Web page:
The next stage was when computers started making the leap from corporate offices to individuals’ living rooms. At that point, Blell decided to move back to his hometown and open a business — Computer Electronics Service — that caters to computer users with equipment problems. C.E.S. is celebrating its 20th anniversary, and even though the business has had its ups and downs, Blell says he’s glad he rolled the digital dice: “It was a slow go, for a couple of years,” he says, with a laugh. “But it finally picked up. And I think we owe it to being diverse in the things that we do. We do some sales, but sales was never our focus. Our primary focus is on service, and that’s what’s kept us alive all these years.”
One reason for the slow rollout, Blell thinks, is that most home computer users back then didn’t realize there was a place to go, other than tech support phone lines, for help with their computer woes. “I’m by no means a business student. My father, I think, was a genius in that regard. He ran several businesses. Some did well, some didn’t. You learn from both. But he taught me a lot. Over the years, most of our business has come from word of mouth.” The small sign in the front lawn of C.E.S. gives an idea of how relentless computer progress can be: “iPad and iPhone Repair.” Neither device even existed when Blell’s shop opened its doors.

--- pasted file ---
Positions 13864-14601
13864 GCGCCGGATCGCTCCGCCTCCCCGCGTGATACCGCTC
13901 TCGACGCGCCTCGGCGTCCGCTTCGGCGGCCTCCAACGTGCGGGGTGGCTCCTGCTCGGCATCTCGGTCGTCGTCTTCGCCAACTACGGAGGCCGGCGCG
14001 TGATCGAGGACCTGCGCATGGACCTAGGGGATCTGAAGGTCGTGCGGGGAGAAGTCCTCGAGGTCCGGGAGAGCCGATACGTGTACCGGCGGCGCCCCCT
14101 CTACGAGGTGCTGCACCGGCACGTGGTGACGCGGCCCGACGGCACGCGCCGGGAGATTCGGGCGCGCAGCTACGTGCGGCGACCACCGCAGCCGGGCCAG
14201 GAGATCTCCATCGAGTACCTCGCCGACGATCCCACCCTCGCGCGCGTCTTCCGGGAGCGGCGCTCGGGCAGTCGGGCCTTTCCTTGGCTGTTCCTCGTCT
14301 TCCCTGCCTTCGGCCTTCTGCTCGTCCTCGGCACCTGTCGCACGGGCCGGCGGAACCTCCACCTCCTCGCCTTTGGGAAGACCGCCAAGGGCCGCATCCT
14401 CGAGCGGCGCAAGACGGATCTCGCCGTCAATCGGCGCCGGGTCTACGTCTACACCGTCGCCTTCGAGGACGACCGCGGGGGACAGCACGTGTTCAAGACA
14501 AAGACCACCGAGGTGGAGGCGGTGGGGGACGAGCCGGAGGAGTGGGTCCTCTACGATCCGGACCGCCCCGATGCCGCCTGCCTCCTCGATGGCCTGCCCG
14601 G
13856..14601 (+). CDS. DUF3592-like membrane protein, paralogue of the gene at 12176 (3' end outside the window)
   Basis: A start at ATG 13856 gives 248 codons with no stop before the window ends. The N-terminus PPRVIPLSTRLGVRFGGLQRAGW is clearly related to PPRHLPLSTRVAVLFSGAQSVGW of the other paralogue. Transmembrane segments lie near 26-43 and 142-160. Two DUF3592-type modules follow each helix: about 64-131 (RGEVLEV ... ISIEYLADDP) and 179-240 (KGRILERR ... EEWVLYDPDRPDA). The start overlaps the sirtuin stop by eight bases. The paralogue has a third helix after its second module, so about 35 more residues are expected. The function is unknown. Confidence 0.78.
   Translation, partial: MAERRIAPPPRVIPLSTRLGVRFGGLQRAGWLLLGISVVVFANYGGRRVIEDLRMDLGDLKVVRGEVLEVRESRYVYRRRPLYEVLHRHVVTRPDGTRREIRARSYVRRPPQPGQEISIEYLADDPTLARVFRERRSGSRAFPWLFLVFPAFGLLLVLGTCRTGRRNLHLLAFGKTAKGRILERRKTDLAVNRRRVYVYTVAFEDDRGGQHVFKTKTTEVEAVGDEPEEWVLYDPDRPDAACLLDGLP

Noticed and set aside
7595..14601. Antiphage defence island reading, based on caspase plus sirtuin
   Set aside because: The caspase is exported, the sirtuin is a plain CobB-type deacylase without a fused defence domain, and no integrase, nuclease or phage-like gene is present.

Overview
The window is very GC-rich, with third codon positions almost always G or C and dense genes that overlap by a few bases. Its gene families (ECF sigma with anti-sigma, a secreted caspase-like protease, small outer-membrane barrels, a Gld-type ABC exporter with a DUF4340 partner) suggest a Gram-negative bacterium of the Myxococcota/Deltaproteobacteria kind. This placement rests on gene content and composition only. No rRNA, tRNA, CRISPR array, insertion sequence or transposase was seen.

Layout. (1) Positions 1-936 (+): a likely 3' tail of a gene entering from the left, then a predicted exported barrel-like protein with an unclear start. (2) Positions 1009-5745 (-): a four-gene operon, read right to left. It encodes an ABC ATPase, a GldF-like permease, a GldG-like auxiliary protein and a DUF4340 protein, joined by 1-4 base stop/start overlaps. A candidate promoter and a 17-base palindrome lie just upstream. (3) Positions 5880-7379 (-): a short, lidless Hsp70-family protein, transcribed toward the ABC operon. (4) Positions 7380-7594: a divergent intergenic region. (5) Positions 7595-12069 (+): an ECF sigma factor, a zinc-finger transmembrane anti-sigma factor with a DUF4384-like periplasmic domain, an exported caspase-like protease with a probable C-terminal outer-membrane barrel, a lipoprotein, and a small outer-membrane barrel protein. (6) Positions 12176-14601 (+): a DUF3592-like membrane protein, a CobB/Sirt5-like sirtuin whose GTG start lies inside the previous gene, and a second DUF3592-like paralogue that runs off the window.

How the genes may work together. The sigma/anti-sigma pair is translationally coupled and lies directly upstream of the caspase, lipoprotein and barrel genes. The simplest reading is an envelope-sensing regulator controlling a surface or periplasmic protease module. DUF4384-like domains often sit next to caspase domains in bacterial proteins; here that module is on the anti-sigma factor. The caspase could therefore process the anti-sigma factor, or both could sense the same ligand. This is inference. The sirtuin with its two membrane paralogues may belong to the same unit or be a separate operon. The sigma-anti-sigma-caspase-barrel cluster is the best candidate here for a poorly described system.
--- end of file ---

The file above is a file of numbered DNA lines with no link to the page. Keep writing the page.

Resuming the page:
“The most mobile device you would have seen back then,” Blell says, “and you didn’t see many of them because they were very expensive, was the 1993 equivalent of a Netbook. It wasn’t called that; it was made by Gateway, and it was called the Handbook. It was small, about the size of a book, and it had a DOS operating system.
“It was archaic, but still kind of neat. I’ve got one of those that’s still functional. I’ve also got one of what they used to call ‘portable computers.’ It’s the size of a Samsonite suitcase. And actually, it still works. We brought it in here the other day and turned it on, and the display came up.
“The computers back then had diskette storage and very, very small hard drives. Some of the first computers I used, and worked on, were diskette or even cassette storage. But I’ve saved them for that reason. I think they’re really cool. And they’re a reminder of how far we’ve come.”
Nowadays, Blell says, most customers who come through their door don’t have a hardware problem with their computer: “I’d say that at least 60 percent of the computers we see are infected by some kind of a virus or malware — something that comes in the form of pop-ups, or hijacks your browser, or whatever, and you can’t get online. The other 40 percent lean toward little hardware or software glitches, lightning damage, things like that.”
While the newest generations of anti-virus software have gotten very effective in blocking viruses, he says, and update the software regularly against new viruses, the “next level down” of unwelcome computer guests is still a concern for users: so-called “adware” and “malware.”